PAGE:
You know someone’s child annoys you, but you also know that you don’t have the full picture and are not interpreting them as generously as their parents, so you fake it. You grin and bear it. You put up with them and it sucks and you put up with them and it fucking sucks and put. up. with. them. because. you. do. not. want. to. go. insane. and then at some point down the line, you realize that you have grown to know them and think kindly of them and have good hopes for them and then it becomes much easier to put up with them.
Now there are exceptional cases, obviously. Some kids are terrible swine. But you can’t know that from one afternoon.
What sort of event was this? I’m imagining a BBQ or something like that where there was a mix of adults and children in a casual situation. (If that is wrong and this was a formal function, then you made a mistake by inviting these children you’d never met.)
The children’s behavior
These kids are 4 and 6. They are young. They are also coming out of the pandemic and that played a role in their early development. They are experiencing things for the first time. I’m sure the pandemic was pretty rough for you and your husband…and you’re adults!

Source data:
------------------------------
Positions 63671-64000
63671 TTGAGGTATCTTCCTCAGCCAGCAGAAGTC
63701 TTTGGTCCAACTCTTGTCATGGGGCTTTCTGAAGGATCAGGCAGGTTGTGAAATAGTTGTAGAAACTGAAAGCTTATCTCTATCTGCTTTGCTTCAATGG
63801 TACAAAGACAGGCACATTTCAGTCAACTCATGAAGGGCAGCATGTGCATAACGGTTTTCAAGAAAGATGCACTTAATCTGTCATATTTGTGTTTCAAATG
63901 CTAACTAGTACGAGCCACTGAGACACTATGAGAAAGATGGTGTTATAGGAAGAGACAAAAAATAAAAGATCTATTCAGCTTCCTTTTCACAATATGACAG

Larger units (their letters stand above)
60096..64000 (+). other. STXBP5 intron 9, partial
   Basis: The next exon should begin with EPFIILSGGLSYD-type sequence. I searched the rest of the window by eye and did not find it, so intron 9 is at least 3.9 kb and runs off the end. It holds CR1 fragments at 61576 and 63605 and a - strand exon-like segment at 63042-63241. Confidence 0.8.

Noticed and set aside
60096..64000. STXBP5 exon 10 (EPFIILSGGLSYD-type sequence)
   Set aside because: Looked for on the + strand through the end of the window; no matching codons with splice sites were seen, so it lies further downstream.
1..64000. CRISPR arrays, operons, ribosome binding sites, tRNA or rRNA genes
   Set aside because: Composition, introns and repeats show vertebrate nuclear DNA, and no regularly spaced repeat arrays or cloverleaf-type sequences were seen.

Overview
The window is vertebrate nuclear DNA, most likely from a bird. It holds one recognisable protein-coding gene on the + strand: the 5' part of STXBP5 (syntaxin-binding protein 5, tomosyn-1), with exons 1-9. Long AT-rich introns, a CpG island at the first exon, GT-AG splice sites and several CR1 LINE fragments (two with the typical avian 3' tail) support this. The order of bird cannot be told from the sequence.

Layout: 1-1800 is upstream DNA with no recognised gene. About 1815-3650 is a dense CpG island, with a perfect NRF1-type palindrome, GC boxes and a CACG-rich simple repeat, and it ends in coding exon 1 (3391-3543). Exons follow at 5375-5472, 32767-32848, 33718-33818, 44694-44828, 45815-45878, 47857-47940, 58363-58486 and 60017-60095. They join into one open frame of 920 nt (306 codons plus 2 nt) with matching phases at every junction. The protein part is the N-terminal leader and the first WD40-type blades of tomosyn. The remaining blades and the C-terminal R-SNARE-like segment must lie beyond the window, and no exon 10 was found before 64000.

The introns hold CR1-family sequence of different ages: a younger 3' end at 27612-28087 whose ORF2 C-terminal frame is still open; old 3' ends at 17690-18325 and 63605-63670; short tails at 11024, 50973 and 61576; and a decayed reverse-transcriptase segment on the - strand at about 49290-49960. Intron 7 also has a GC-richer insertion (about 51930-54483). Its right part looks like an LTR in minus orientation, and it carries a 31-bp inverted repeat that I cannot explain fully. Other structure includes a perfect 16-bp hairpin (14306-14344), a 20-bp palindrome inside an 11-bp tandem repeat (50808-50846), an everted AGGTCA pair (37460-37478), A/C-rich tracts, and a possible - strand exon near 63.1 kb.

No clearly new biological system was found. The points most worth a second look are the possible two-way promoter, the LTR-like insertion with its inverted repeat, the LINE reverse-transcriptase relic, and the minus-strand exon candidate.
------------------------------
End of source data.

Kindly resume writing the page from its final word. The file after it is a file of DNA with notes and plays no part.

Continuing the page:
Sometimes kids that age act up. It doesn’t sound like they burned your house down. It sounds like a pretty standard children misbehaving sort of thing. This means you are not allowed to conclude they are rotten after a few hours spent with them in a new environment.
The children’s father
You say he laughed at his kid’s hijinks. You seem to suggest that means it was an endorsement of the kids’ behavior and from that you conclude that the father is a bad parent who lets them get away with banister-hanging every day. Maybe this is true, but you don’t have enough information to conclude that. Parents get very anxious when their children act up in public, especially when they do it in front of their friends. They get flummoxed and embarrassed and flummoxed embarrassed people sometimes awkwardly try to minimize their child’s behavior.